Autonomous cars are the next big thing, but are they safe?
JOHANNESBURG - Autonomous cars are set to be the next big thing in the motor industry. Over the past five years, $50 billion (R761 billion) has been poured into the race to develop autonomous driving technologies and, according to Allied Market Research, the global autonomous vehicle market is projected to be valued at $556.67 billion (R8.4 trillion) by 2026.
But one big question mark hangs over this sector of the motor industry: safety.
One of the reasons for the safety concerns is the fact that driverless cars will be so different from the cars with internal combustion engines that we live with today. We won’t be able to hear them coming – because they will be silent – and there will be no driver with whom to maintain eye contact.
As Mikael Ljung Aust, senior technical leader for collision avoidance functions at the Volvo Cars Safety Centre, explains, fellow road users have numerous – quite legitimate – concerns relating to autonomous cars. “For example, if you’re a cyclist and you’re coming up on an intersection alongside a car, you would probably be a little bit curious and wonder: does this car know I’m here or not? Because if I’m going straight and it’s turning, I’ll be in trouble,” he points out.
The only way to alleviate these concerns is to introduce some form of communication between cars and fellow road users. This can happen via a multitude of methods but two of the best are visuals and sounds. Both of these are being employed in Volvo’s autonomous 360c concept car.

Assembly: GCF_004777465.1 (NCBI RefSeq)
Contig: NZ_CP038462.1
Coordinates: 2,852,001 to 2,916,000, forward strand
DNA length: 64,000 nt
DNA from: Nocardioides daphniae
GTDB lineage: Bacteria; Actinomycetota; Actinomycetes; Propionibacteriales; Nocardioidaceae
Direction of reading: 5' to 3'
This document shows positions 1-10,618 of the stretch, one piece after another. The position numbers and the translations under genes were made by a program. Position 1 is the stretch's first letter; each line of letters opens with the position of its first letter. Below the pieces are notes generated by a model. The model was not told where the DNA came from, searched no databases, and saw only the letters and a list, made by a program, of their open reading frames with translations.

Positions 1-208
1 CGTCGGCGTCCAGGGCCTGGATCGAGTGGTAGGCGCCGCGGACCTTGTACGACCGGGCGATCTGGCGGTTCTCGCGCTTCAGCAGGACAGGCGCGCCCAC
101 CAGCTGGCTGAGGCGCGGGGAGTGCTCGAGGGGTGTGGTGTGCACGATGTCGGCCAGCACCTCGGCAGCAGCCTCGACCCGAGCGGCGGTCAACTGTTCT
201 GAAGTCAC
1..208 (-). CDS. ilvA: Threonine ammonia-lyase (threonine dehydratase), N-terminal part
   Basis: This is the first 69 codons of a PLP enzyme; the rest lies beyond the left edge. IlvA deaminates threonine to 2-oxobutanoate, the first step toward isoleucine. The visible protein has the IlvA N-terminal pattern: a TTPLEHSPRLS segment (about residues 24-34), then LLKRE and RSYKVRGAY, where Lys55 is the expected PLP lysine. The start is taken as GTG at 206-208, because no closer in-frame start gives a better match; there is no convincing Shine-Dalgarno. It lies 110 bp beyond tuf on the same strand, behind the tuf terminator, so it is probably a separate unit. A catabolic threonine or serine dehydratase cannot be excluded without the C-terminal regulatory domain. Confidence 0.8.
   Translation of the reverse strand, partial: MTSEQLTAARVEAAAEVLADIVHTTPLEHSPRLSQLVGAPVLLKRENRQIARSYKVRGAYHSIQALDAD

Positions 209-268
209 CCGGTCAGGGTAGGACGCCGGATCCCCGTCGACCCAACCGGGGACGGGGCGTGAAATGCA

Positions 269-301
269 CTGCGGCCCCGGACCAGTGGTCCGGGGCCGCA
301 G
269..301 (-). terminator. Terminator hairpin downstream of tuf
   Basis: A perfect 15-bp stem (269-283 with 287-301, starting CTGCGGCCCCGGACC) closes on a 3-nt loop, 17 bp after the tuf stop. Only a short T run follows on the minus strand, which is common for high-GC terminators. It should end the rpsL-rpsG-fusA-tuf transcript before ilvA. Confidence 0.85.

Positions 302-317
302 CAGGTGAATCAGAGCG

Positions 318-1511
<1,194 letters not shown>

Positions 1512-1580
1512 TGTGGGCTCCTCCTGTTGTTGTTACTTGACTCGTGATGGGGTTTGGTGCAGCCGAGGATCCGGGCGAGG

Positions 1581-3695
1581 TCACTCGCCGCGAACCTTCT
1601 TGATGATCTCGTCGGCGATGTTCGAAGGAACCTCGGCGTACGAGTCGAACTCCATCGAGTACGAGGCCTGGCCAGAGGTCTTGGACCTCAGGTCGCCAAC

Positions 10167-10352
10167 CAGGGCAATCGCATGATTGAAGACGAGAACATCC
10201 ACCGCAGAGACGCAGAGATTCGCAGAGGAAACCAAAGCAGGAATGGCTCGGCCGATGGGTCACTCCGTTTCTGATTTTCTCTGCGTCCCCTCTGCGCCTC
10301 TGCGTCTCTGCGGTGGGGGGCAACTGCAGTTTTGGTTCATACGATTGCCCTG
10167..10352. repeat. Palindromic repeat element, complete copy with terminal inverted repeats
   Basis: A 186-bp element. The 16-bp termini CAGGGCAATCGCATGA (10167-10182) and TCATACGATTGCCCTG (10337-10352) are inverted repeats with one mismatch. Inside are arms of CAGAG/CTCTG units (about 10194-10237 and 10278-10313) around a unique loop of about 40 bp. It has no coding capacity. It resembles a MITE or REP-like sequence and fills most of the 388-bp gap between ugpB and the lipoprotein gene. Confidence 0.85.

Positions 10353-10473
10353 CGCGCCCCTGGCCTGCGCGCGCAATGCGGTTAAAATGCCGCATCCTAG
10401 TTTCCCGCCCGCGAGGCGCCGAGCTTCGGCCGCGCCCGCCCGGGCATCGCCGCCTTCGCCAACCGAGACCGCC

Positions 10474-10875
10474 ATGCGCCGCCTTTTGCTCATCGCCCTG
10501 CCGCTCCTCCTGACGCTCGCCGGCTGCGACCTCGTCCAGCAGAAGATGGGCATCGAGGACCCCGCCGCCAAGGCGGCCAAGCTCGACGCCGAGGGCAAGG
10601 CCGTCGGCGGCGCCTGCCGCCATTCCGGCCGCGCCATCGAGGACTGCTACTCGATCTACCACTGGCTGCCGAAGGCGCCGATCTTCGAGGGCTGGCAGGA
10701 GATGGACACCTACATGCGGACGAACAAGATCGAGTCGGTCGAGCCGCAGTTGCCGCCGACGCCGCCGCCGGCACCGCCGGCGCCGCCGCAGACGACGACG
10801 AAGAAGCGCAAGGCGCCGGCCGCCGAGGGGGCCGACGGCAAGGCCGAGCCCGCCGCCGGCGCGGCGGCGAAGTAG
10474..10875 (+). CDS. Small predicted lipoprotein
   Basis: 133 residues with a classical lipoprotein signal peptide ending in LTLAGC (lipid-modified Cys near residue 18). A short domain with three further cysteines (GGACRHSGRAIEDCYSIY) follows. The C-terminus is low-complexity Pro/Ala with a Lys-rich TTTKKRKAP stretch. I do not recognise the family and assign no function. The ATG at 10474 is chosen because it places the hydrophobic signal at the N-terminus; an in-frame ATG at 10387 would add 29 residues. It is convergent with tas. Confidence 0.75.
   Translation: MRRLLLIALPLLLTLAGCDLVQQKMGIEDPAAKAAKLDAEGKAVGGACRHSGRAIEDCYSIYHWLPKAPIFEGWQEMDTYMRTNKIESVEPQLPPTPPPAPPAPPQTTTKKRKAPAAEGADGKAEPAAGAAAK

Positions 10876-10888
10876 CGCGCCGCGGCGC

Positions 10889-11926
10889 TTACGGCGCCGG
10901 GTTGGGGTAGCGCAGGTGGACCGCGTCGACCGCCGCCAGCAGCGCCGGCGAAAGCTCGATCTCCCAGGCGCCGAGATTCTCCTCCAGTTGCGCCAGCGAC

Watch Aust explain how the cars of the future will need to communicate with each other in the video below:
“We’re using a light band along the sides to actually mark that the car has seen the road user,” Aust explains. “A little section alongside the cyclist will light up indicating that, ‘hello, cyclist. I’ve seen you. I’m aware. Don’t worry.’ The cyclists will become aware that they don’t need to slow down or be scared of the car”.
Ideally, visual displays such as this should go hand-in-hand with sounds.
“We’ve done a fair bit of interesting research which shows that people find it much easier to pick up on messaging when it’s communicated in two channels at the same time – such as sound and light.
“There is some almost behavioural or ancestral reflex in people that makes them jump or at least alert themselves if things happen in two channels at the same time. The thunder and lightning combination is one of those.
“We’re looking for visual patterns that enhance the sound patterns and vice versa. If you have an audio pattern that’s like a sound that’s slowing down, you want the visuals to mimic that. So, they will go faster and then go slower as the sound slows down. And if you place the visuals in a good place (on the 360C, this light band is fairly high on the vehicle), then it’s bright – meaning you can see it in daylight. Then you get a good reinforcement of the sound signals and vice versa. The two in tandem is really the key,” Ljung Aust reveals.
These two channels will be employed in self-driving vehicles of the future, meaning that – while they will have neither a driver nor an internal combustion engine – they will still be safe.
Visit the Volvo Cars website for more information on how the brand is forging ahead in autonomous vehicle safety.